The Australian Federal Police (AFP) wants a better view into social, technological, political, and policy changes from around the nation and abroad, seeking a solution to compile this information.
Publishing a request for expressions of interest (EOI) for the provision of an Open Source Information Collection Solution, the AFP expects the solution to provide daily reporting.
The AFP said the EOI responses will be used to shortlist for a Request for Tender (RFT) to establish a services agreement for the "provision of publically available and open source information".
As the EOI explains, vendors shortlisted will have the opportunity to tender for the provision of open source information, which includes listening, collecting, and reporting of information on events that could impact on AFP Protection Operations.
Reporting will be required daily, and on an ad hoc basis.
While not a requirement, the AFP said a real-time, 24-7 monitoring capability is highly desirable.
"Respondents must be able to demonstrate the ability to maintain uninterrupted access to current and emerging online platforms by navigating social, technological, political and policy changes that may impact on access and availability of online information," the AFP wrote.
See also: Social media policy (Tech Pro Research)
A services agreement will be awarded for an initial period of two years to successful respondents.
The AFP said at the conclusion of the initial two year period, it may, at its absolute discretion, extend the term of the agreement any number of times up to a maximum of two additional years.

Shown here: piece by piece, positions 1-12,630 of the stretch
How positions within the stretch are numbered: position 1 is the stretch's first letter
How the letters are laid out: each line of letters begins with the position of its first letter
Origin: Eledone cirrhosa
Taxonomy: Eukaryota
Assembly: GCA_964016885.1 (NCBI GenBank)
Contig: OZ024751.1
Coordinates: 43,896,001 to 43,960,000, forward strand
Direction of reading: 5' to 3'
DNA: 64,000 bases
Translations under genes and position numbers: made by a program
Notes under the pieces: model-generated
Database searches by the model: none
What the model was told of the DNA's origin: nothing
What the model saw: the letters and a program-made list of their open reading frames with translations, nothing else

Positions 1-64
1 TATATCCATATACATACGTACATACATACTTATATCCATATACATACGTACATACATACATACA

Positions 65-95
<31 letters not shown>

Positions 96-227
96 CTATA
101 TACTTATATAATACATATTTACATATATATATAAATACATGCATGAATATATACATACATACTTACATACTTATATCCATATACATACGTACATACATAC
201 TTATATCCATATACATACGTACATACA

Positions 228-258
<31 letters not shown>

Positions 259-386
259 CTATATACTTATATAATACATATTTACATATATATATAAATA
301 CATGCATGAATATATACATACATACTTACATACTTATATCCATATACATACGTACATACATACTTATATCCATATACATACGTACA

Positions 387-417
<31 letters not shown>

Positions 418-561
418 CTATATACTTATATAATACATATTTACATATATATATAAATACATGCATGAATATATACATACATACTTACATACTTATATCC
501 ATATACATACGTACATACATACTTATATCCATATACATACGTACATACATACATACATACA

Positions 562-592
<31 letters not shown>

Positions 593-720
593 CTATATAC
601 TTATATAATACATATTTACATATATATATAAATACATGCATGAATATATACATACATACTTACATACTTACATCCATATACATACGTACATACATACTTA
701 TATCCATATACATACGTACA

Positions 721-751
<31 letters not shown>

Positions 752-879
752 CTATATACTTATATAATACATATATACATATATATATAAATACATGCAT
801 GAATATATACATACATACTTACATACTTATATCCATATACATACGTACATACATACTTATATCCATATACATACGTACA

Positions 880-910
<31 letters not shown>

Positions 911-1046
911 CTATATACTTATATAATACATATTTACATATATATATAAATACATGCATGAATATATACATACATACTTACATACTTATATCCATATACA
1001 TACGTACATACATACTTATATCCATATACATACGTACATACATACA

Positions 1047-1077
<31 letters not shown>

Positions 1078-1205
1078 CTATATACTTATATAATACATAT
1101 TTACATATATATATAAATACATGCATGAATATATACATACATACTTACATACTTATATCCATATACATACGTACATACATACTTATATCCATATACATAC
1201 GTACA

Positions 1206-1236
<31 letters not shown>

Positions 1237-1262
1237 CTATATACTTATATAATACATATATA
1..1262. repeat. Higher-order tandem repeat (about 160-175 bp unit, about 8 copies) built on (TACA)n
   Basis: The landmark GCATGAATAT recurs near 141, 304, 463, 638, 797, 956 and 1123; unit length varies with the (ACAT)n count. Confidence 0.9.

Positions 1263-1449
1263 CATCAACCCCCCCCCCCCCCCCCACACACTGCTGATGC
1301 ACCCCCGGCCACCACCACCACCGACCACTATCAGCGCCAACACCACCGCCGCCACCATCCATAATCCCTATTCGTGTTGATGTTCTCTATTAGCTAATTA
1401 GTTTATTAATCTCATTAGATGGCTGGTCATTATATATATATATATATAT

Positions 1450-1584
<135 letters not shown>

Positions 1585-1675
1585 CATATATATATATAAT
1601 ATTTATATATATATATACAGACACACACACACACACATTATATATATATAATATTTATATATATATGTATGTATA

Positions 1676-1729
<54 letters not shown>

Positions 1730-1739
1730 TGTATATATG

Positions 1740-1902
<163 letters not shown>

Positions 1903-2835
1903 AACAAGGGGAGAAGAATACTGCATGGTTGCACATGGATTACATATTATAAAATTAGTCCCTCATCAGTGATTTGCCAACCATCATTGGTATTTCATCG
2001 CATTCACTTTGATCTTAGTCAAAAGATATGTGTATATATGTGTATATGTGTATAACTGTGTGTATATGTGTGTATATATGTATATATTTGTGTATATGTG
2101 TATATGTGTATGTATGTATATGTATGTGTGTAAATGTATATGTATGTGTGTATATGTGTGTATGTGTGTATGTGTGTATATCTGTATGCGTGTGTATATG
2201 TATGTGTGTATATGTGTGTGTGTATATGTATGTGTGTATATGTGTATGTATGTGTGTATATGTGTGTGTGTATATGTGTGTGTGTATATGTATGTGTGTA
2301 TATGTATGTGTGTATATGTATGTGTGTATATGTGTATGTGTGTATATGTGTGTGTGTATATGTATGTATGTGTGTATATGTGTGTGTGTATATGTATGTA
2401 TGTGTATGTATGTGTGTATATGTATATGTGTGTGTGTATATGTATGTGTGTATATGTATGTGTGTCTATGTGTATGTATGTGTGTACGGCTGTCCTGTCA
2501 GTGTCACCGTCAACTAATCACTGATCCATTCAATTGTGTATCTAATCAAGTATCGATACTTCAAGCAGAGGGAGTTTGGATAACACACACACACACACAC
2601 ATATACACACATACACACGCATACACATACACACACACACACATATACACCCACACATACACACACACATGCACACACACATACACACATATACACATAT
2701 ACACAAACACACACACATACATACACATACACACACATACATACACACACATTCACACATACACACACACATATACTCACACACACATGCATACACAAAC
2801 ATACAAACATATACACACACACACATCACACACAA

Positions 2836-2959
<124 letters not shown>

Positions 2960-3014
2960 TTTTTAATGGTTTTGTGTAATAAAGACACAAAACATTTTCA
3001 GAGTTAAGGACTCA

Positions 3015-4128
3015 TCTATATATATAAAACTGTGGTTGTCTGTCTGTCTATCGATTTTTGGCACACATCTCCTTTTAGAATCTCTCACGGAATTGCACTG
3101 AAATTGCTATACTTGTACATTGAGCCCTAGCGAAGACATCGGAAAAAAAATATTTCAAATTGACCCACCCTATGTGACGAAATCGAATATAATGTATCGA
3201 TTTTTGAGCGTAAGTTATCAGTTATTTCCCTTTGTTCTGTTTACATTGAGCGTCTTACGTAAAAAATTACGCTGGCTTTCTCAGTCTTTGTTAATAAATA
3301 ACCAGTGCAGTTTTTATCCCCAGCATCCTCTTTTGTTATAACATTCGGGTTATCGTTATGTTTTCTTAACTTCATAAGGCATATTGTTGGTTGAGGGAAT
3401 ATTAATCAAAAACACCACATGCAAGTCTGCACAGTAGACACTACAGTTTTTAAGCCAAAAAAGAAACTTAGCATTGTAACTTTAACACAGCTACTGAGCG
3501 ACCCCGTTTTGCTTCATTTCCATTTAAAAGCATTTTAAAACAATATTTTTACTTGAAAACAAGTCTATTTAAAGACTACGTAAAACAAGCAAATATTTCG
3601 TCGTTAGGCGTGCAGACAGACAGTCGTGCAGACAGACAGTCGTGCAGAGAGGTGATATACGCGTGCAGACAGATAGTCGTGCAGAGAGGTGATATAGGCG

Other Commonwealth agencies may also avail themselves of the arrangement resulting from this EOI and subsequent RFT, the AFP said.
The EOI closes 29 August 2019.
Earlier this month, the Digital Transformation Agency (DTA) announced the Australian government had awarded more than AU$500 million in digital services contracts via its Digital Marketplace.
It said over AU$300 million of the contracted amount has been awarded to small to medium-sized enterprises, many of which are working with the Australian government for the first time.
Launched in 2016, the Digital Marketplace is touted by the agency as being a "simple, open platform that brings government buyers and digital sellers together".
The marketplace has awarded contracts across 1,800 opportunities, the DTA said.
In attempting to spread the AU$6.5 billion spent annually on IT by the Australian government, the marketplace aims to simplify the procurement process and make it easier for businesses of all sizes to access government contracts.
The plan to make the process less archaic breaks down large-scale digital requirements into smaller parts and enables government buyers to search for services, identify suppliers, and procure the best-value option for their project.
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